Bad Faith Sentinel – March 2014
– United States Court of Appeals for the Fourth Circuit: An Absence of Ascertainable Damages Does Not Preclude an Award of Punitive Damages for Bad Faith pages 1 – 2
– Northern District of Alabama: Insurer Properly Investigated Claim of Damage to Mobile Home By Having Multiple Adjusters Inspect Damage and a Licensed Professional Engineer Determine Cause pages 2 – 3
– Eastern District of Pennsylvania: Insureds’ Failure To Provide Certain Information Requested By Insurer Was Not So Clearly Prejudicial As To Allow Summary Judgment For Insurer pages 3 – 4
– New Jersey Superior Court: Privilege Attaches in Communication between Law Firm and Independent Claims Adjuster in Action Against Defendant Insurer pages 5 – 6.
Excerpt from “United States Court of Appeals for the Fourth Circuit:” The Fourth Circuit permitted recovery of punitive damages for bad faith despite insured’s inability to prove actual or consequential damages, where the insurer’s settlement of underlying claims was found to be willful, wanton, or reckless. MI Windows & Doors, Inc., a subsidiary of J.T. Walker Industries, Inc. (collectively, “MI”) manufactures windows and doors. MI, alongside other contractors and developers, was named as a defendant in five property damage lawsuits alleging that defective manufacturing and installation of MI windows and doors led to progressive water damage in five condominium developments.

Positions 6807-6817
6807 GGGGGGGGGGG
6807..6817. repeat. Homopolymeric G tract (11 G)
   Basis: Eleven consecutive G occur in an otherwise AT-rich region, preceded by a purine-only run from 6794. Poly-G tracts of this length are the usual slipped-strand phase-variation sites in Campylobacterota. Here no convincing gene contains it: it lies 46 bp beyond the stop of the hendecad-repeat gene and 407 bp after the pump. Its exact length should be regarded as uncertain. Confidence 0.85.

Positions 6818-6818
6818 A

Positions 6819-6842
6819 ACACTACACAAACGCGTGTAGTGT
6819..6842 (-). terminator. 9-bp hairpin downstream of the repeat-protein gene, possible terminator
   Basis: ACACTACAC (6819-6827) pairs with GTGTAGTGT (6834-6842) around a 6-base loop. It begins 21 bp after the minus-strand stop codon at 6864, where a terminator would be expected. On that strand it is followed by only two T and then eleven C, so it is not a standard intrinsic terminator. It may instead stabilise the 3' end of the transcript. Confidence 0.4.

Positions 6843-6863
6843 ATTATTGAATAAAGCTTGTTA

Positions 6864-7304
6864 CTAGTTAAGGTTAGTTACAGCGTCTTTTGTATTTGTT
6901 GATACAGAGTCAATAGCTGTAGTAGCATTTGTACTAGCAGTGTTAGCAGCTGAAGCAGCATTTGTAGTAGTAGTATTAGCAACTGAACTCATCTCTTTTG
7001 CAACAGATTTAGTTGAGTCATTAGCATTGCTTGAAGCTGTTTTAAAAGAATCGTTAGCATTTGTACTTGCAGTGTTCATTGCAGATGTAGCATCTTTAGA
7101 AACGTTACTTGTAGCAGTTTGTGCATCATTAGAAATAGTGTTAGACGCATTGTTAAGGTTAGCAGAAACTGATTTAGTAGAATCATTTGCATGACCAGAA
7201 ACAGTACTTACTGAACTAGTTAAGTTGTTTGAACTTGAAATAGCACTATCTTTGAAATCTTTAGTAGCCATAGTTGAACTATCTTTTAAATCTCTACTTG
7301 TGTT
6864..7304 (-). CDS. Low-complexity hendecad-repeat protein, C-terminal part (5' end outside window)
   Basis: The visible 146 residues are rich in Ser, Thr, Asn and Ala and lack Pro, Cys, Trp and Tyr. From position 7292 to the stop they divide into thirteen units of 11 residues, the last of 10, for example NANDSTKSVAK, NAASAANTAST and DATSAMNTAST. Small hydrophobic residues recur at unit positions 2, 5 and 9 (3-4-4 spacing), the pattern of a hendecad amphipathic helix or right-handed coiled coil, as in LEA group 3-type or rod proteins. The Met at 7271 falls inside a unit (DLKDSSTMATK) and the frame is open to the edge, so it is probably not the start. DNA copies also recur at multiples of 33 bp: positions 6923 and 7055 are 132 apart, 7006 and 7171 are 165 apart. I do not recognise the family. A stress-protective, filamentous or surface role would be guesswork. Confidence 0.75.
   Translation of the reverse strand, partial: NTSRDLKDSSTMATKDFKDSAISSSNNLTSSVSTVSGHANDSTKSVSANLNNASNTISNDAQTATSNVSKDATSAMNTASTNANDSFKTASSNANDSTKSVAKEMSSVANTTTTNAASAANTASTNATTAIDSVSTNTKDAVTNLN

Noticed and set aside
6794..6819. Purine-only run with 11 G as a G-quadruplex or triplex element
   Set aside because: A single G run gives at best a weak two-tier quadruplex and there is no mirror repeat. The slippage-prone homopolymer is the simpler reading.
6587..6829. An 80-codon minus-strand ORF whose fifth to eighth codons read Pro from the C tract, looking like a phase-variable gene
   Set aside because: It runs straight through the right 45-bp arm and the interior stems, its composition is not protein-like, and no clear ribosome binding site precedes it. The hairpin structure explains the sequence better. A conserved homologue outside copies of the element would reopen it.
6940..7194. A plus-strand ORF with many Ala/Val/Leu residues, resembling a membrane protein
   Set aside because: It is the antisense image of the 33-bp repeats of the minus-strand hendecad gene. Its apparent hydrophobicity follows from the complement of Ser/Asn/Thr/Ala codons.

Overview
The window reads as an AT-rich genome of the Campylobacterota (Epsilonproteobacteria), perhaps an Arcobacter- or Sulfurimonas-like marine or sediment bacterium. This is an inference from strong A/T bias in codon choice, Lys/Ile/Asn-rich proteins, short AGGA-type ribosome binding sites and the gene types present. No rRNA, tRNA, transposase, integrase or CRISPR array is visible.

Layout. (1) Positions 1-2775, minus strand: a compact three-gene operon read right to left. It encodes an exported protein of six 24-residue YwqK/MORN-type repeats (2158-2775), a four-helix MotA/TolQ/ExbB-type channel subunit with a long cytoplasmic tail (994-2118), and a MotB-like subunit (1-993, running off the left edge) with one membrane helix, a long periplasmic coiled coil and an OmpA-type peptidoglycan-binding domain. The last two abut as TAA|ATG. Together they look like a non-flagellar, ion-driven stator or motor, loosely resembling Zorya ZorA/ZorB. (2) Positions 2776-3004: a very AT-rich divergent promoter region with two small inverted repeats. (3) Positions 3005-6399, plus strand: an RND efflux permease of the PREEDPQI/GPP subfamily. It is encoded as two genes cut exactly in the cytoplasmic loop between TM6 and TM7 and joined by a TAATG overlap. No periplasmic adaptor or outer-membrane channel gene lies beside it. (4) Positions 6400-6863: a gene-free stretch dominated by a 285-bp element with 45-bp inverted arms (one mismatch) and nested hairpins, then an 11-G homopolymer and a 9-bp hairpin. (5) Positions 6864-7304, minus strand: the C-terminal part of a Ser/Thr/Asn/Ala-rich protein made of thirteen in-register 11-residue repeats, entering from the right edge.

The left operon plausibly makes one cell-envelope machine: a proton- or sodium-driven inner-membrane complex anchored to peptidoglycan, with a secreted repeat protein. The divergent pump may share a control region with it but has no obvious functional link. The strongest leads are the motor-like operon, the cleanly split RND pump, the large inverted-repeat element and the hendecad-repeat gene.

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Delaware Maryland Massachusetts New Jersey New York Pennsylvania Washington, DC www.saul.com 1.800.355.7777 MARCH 2014 Contacts: Matthew M. Haar 717.257.7508 email@example.com Joseph C. Monahan 215.972.7826 firstname.lastname@example.org Amy L. Piccola 215.972.8405 email@example.com Matthew J. Antonelli 202.295.6608 firstname.lastname@example.org A.J. Kornblith 202.295.6619 email@example.com Patrick F. Nugent 215.972.7134 firstname.lastname@example.org Meghan Talbot 215.972.1970 email@example.com United States Court of Appeals for the Fourth Circuit: An Absence of Ascertainable Damages Does Not Preclude an Award of Punitive Damages for Bad Faith Liberty Mut. Fire Ins. Co. v. JT Walker Indus., Inc., Nos. 12-2256, 12-2350, 2014 WL 504086 (4th Cir. Feb. 10, 2014). The Fourth Circuit permitted recovery of punitive damages for bad faith despite insured’s inability to prove actual or consequential damages, where the insurer’s settlement of underlying claims was found to be willful, wanton, or reckless. MI Windows & Doors, Inc., a subsidiary of J.T. Walker Industries, Inc. (collectively, “MI”) manufactures windows and doors. MI, alongside other contractors and developers, was named as a defendant in five property damage lawsuits alleging that defective manufacturing and installation of MI windows and doors led to progressive water damage in five condominium developments. Liberty Mutual Fire Insurance Company (“Liberty”) insured MI under six commercial general liability policies, each of which had a $500,000 deductible. When MI tendered the defense of the suits to Liberty, Liberty agreed to defend MI and retained counsel to represent it in each of the five lawsuits. MI expressed to Liberty that it did not wish to settle the cases and instead desired to proceed to trial in order to defend the reputation of its products. Despite MI’s objection, Liberty settled each of the five lawsuits. Because each claim settled for no more than $500,000, Liberty sought reimbursement from MI for the full settlement amounts in accordance with the deductible under the Policies. When MI refused to reimburse the requested settlement amounts, Liberty filed suit in the United States District Court for the District of South Carolina. Liberty sought declaratory relief concerning its right to refuse and control settlement, as well as damages for breach of contract. MI countersued, alleging breach of contract and bad faith. The district court, despite holding that Liberty retained sole discretion to settle the underlying cases and that MI consequently lacked authority to approve the settlements, denied Liberty’s motion for summary judgment with respect to MI’s bad faith claim. The court denied the motion for two reasons. First, the Sentinel The Bad Faith Insurance Practice Standing guard on developments in the law of insurance bad faith around the country CONTENTS United States Court of Appeals for the Fourth Circuit: An Absence of Ascertainable Damages Does Not Preclude an Award of Punitive Damages for Bad Faith pages 1 -2 Northern District of Alabama: Insurer Properly Investigated Claim of Damage to Mobile Home By Having Multiple Adjusters Inspect Damage and a Licensed Professional Engineer Determine Cause pages 2 -3 Eastern District of Pennsylvania: Insureds’ Failure To Provide Certain Information Requested By Insurer Was Not So Clearly Prejudicial As To Allow Summary Judgment For Insurer pages 3 -4 New Jersey Superior Court: Privilege Attaches in Communication between Law Firm and Independent Claims Adjuster in Action Against Defendant Insurer pages 5 -6www.saul.com 1.800.355.7777 MARCH 2014 Insurance Practice court held that MI’s inability to approve of settlements did not preclude a finding that Liberty acted in bad faith in settling the claims. Second, the court held that the settlement amounts provided sufficient evidence for MI to take its bad faith claim to a jury. At trial, MI offered evidence that Liberty failed to disclose certain portions of settlement discussions, including the timing of two of the settlements, and that Liberty’s claims expert had failed to closely review the reserves for each case. The jury returned a verdict in favor of both parties. It ruled in Liberty’s favor on its breach of contract claim, holding MI liable for the amount billed by Liberty to MI for the five settlements. On MI’s bad faith claim, the jury ruled in MI’s favor, finding Liberty liable for $684,416.01 in consequential damages and awarding MI $12.5 million in bad faith punitive damages. The district court granted Liberty’s motion for judgment notwithstanding the verdict (JNOV) on the grounds that MI failed to prove actual or consequential damages flowing from any bad faith, and therefore was not entitled to punitive damages. The court reasoned that MI failed to prove that absent bad faith, MI would have spent less than the settlement amounts on defense costs and potential damages. The court also denied MI’s request for attorney’s fees. On appeal, the United States Court of Appeals for the Fourth Circuit affirmed the district court’s ruling that MI failed to prove direct or indirect damages. The appellate court reasoned that without any evidence of what MI would have spent on trial and on potential liability, the jury lacked a legally sufficient basis for determining the amount of actual damages caused by Liberty’s alleged bad faith actions. The jury’s verdict, in essence, rejected the possibility of MI incurring any defense costs. Despite affirming the district court’s ruling regarding MI’s failure to prove damages, the appellate court reversed its ruling that absent such damages, MI could not receive punitive damages. Rather, the court held that an absence of ascertainable damages does not preclude punitive damages. The Fourth Circuit remanded and instructed the district court to determine whether the evidence supported the jury’s finding that Liberty acted “willfully, wantonly, or recklessly” in settling the underlying claims. If the district court finds such evidence, the court will have to consider whether punitive damages are appropriate and whether the jury’s verdict was excessive. The appellate court further held that MI was not entitled to attorney’s fees because South Carolina courts have never awarded attorney’s fees as consequential damages in bad faith tort actions. MI was also not entitled to attorney’s fees under a South Carolina statute that provides for an award of fees where an insurer refuses to defend or pay a claim without reasonable cause. Liberty’s settlements, while they may have been in bad faith, did not equate to a failure to defend or refusal to pay. 2. Sentinel The Bad Faith Christopher Cofield’s mobile home allegedly was damaged during a storm on April 27, 2011. At that time, Cofield’s mobile home was covered by a Manufactured Home Policy of Insurance issued by Allstate. Shortly after the storm, Cofield notified Allstate of the damage to his mobile home and Allstate began an investigation of his claim. After three adjusters and a Northern District of Alabama: Insurer Properly Investigated Claim of Damage to Mobile Home By Having Multiple Adjusters Inspect Damage and a Licensed Professional Engineer Determine Cause Cofield v. Allstate Indem. Co., No. 1:12–cv–02100–HGD, 2014 WL 310447 (N.D. Ala. Jan. 28, 2014). Northern District of Alabama finds no bad faith where insurer employed multiple adjusters and a Licensed Professional Engineer to investigate claim of damage to mobile home, and paid for portion of damages, the cause of which could not be determined with certainty.www.saul.com 1.800.355.7777 MARCH 2014 Insurance Practice Licensed Professional Engineer inspected the mobile home and determined that much of the damage was unrelated to the storm and instead attributable to events not covered under the policy, Allstate issued a check to Cofield for the covered damage. Cofield disagreed with the determination that most of the damage was not related to the storm, returned the check, and filed suit in Alabama state court alleging (1) breach of contract, (2) fraud, (3) bad faith, and (4) negligence and wantonness in investigating his claim. Allstate removed to federal district court and then moved for partial summary judgment on all counts except the claim for breach of contract. The district court granted Allstate’s motion. Cofield alleged that Allstate acted in bad faith in refusing to provide him with benefits under the contract of insurance sufficient to repair all of the damage to his mobile home. He asserted that Allstate failed to determine whether there was a reasonably legitimate, arguable, or debatable reason to refuse to pay his claim, and that Allstate failed to investigate properly the damage to his mobile home. The court, citing Alabama precedent, explained that to prevail on a bad faith claim for failure to properly investigate an insured’s claim, the insured must show “(1) that the insurer failed to properly investigate the claim or to subject the results of the investigation to a cognitive evaluation and review, and (2) that the insurer breached the contract for insurance coverage with the insured when it refused to pay the insured’s claim.” Here, Allstate undertook a thorough investigation of the claim by having three different adjusters and a Licensed Professional Engineer inspect and assess the damage to Cofield’s mobile home before making a coverage decision on Cofield’s claim. The Licensed Professional Engineer concluded that much of the damage was caused by racking and warping of the mobile home’s frame and was not attributable to the storm. The Licensed Professional Engineer, however, was unable to determine with certainty whether the storm damaged the metallic skirt around the bottom of the mobile home, and therefore recommended that Allstate repair the skirt and level the mobile home. Allstate accepted this recommendation and issued a check for payment for damage to the metallic skirt and for the re-leveling of the mobile home. The court explained that bad faith “is not simply bad judgment or negligence,” but instead “imports a dishonest purpose and means a breach of known duty, i.e., good faith and fair dealing, through some motive of self-interest or ill will.” The court noted that Cofield had failed to submit any evidence that Allstate intentionally or recklessly failed to subject his claim to a cognitive evaluation or review, and had not provided any evidence of a lack of a debatable reason for Allstate’s decision. The court also noted that Allstate did not refuse to pay the claim; it simply tendered less than the amount Cofield believed was owed under the policy. The court therefore ruled that Cofield had failed to establish a bad faith claim and entered summary judgment for Allstate. 3. Sentinel The Bad Faith Early on the morning of July 26, 2011, Stephen Page and Keisha Prewitt, a married couple, were informed that their SUV, a 2002 Mercury Mountaineer, was on fire. The vehicle had been parked on the street near their house. Page and Prewitt had an automobile policy covering the Mountaineer with Infinity Indemnity Insurance Company (“Infinity”). They promptly informed Infinity of the incident and filed a claim. In the days following, Page and Prewitt provided Eastern District of Pennsylvania: Insureds’ Failure To Provide Certain Information Requested By Insurer Was Not So Clearly Prejudicial As To Allow Summary Judgment For Insurer Page v. Infinity Indem. Ins. Co., No. CIV.A. 13-1118, 2014 WL 413914 (E.D. Pa. Jan. 31, 2014). Infinity denied its insureds’ claim after the insureds provided most, but not all, of the information Infinity sought in its investigation of possible fraud. The court found Infinity’s investigation reasonable but denied its motion for summary judgment, concluding that Infinity failed to show that the insureds’ non-cooperation was indisputably and substantially prejudicial.www.saul.com 1.800.355.7777 MARCH 2014 Insurance Practice an Infinity investigator with requested documents and recorded statements. This initial investigation uncovered several concerns that caused Infinity to suspect Page and Prewitt were attempting to commit insurance fraud. Among these: a third-party expert found that the fire had been caused by arson; Page and Prewitt had several unpaid loans that had been referred to collection agencies, but had missed no payments on either the Mountaineer or its policy; and Page and Prewitt’s house had allegedly been burglarized three days before the fire, causing them to lose $3,000 in cash and valuables. After Infinity referred the case to its special investigation unit, it also discovered that Page had been shopping for cars at various dealerships shortly before the fire. When questioned, Page was unable to identify the specific dealerships he visited. In September 2011, Page and Prewitt informed Infinity that they had obtained counsel, Jay Solnick, and that further inquiries should be directed to Solnick. When Infinity’s special investigator requested that Page and Prewitt provide Page’s June and July 2011 bank statements, the car dealerships visited by Page, and a copy of the police report concerning the earlier robbery, Solnick questioned the need for these items and did not agree that his clients would provide them. Infinity then sent Solnick a letter advising him that Page and Prewitt’s claim could be denied if they failed to cooperate with the investigation and that Infinity would deny the claim if it did not receive the requested items by late October. On November 2, Infinity closed its investigation and denied the claim in a letter to Solnick. In January 2013, Page and Prewitt filed a complaint against Infinity in Pennsylvania state court, alleging bad faith and breach of contract. Infinity removed the action to U.S. District Court. During his deposition, Page provided the locations of the car dealerships he had visited before the fire. With this information, Infinity reopened its investigation on September 6, 2013 and agreed to pay Page and Prewitt’s original claim on September 30. The parties subsequently settled the breach of contract claim, and Infinity moved for summary judgment on the bad faith claim. To prevail on a bad faith claim in Pennsylvania, a plaintiff must show, by clear and convincing evidence: (1) defendant had no reasonable basis for its investigative tactics concerning plaintiff’s claim or its denial of the claim; and (2) defendant either knew or recklessly disregarded this lack of reasonable basis. In its motion, Infinity argued that it had a reasonable basis for both its investigation and denial of Page and Prewitt’s claim as a matter of law. The court agreed with Infinity that its investigation was reasonable. The likely arson, Page and Prewitt’s outstanding debts, and Page’s car shopping, among other items, were “red flags” that gave Infinity a reasonable basis to investigate Page and Prewitt’s claim to determine whether they had committed fraud. The court held, however, that Infinity had not shown that Page and Prewitt’s non-cooperation was “indisputably substantial and prejudicial” to Infinity. The court found that whether Page and Prewitt’s withholding of the bank statements or the police report prejudiced Infinity’s investigation were disputed questions for the finder of fact. Further, it found that Page’s failure to supply the names of the specific dealerships he visited did not constitute “substantial non-cooperation” as a matter of law. Therefore, because Infinity could not show that its denial of Page and Prewitt’s claim was reasonable as a matter of law, the court denied Infinity’s motion for summary judgment on the bad faith claim. 4. Sentinel The Bad Faithwww.saul.com 1.800.355.7777 MARCH 2014 Insurance Practice 5. Sentinel The Bad Faith Friedman Route 10, LLC filed an insurance claim with Certain Underwriters at Lloyd’s London (Lloyd’s). Because Lloyd’s could not conduct business in New Jersey (pursuant to state statute), Lloyd’s retained Raphael & Associates (“Raphael”), an independent claims adjuster, to investigate and adjust plaintiff’s claim. Lloyd’s also retained the law firm of Powell & Roman, LLC (“Powell”) to provide a coverage opinion and legal analysis of the claim. During this time, Raphael represented itself to Friedman Route 10 as acting on Lloyd’s behalf (even though Lloyd’s retained the ultimate decision as to denial or acceptance of coverage and payment of claims). Powell submitted legal bills to Raphael for review and approval, and all initial communications between Friedman Route 10 and Lloyd’s were done through Raphael. When the parties were unable to adjust the claim, Friedman Route 10 commenced an action against Lloyd’s in the Law Division of the New Jersey Superior Court. Friedman Route 10 issued a subpoena to Raphael for its file on the matter. Powell produced all but sixteen documents from Raphael’s file; the withheld documents were itemized in a privilege log pursuant to the argument that they constituted privileged attorney-client communications. Friedman Route 10 objected, arguing that Powell was retained by Lloyd’s, and Raphael was a separate entity that was never Powell’s client. Two judges in the Law Division held in succession that the documents should be produced, as there was “insufficient specificity on the papers” for the court to decide whether the items were privileged. Lloyd’s moved for reconsideration again on the basis that the documents were privileged and, for the first time, that they were protected under the attorney work product doctrine and the common interest doctrine; the motion was denied and the defendant was ordered to produce the documents. Lloyd’s then appealed the interlocutory order to the Superior Court of New Jersey Appellate Division. Applying the New Jersey Supreme Court’s rationale in Payton v. N. J. Tpk Auth., 148 N.J. 524 (1997), the Appellate Division noted that “privilege would not attach if Powell’s role here was simply to render routine claims investigation services,” but that in the instant case, “Powell was tasked with conducting legal research of the various issues surrounding plaintiff’s claim, and to provide a legal opinion.” (emphasis added). Therefore, attorney-client privilege should attach as to Powell. The court also rejected Friedman Route 10, LLC’s contention that Powell represented Lloyd’s, not Raphael, when the communications were made and therefore Raphael could not claim the privilege because it was not outside counsel’s client. Applying the “common interest doctrine,” the court focused on “the nature and origin of the relationship” between Lloyd’s and Raphael, and found that Raphael “clearly shared a common interest with Lloyd’s in investigating and adjusting Friedman Route 10, LLC’s claim.” The court noted that Lloyd’s could not conduct business in New Jersey and therefore had to use agents like Raphael out of necessity. Additionally, even before Raphael was added as a defendant, New Jersey Superior Court: Privilege Attaches in Communication between Law Firm and Independent Claims Adjuster in Action Against Defendant Insurer Friedman Route 10, LLC v. Certain Underwriters At Lloyd’s, London, A-0434-13T1, 2014 WL 340087 (N.J. Super. Ct. App. Div. Jan. 22, 2014) (per curiam) (not reported in A.3d). Superior Court of New Jersey upholds attorney-client privilege for communications between defendant insurer’s outside counsel and independent claims adjuster, where outside counsel was performing legal services for defendant insurer and claims adjuster “shared a common interest” with defendant insurer.6. MARCH 2014 Insurance Practice an employee of Raphael was authorized to certify interrogatory answers from Lloyd’s, and an attorney of Raphael attended mediation as a Lloyd’s representative. Further, the court did note that the privilege might be waived if Lloyd’s were to use “advice of counsel” as a defense to the claim; however, that defense had not been affirmatively raised and so a finding of waiver would be premature. Therefore, after an individualized review of the documents in question, the court found that privilege attached to all but one of the withheld documents containing communications between Raphael and Powell. Sentinel The Bad Faith This publication has been prepared by the Insurance Practice for information purposes only. The provision and receipt of the information in this publication (a) should not be considered legal advice, (b) does not create a lawyer-client relationship, and (c) should not be acted on without seeking professional counsel who have been informed of the specific facts. Under the rules of certain jurisdictions, this communication may constitute “Attorney Advertising.” © 2014 Saul Ewing LLP, a Delaware Limited Liability Partnership. ALL RIGHTS RESERVED. Baltimore, MD 500 East Pratt St. Charles O. Monk, II 410.332.8668 Boston, MA 131 Dartmouth St. Richard D. Gass 617.723.3300 Chesterbrook, PA 1200 Liberty Ridge Dr. Michael S. Burg 610.251.5750 Nathaniel Metz 610.251.5099 Harrisburg, PA 2 North Second St. Joel C. Hopkins 717.257.7525 Newark, NJ One Riverfront Plaza Stephen B. Genzer 973.286.6712 New York, NY 555 Fifth Ave., Michael S. Gugig 212.980.7200 Philadelphia, PA 1500 Market St. Bruce D. Armon 215.972.7985 Pittsburgh, PA One PPG Place Charles Kelly 412.209.2532 David R. Berk 412.209.2511 Princeton, NJ 750 College Rd. E Marc A. Citron 609.452.3105 Washington, DC 1919 Pennsylvania Ave, NW Mark L. Gruhin 202.342.3444 Andrew F. Palmieri 202.295.6674 Wilmington, DE 222 Delaware Ave. Wendie C. Stabler 302.421.6865 William E. Manning 302.421.6868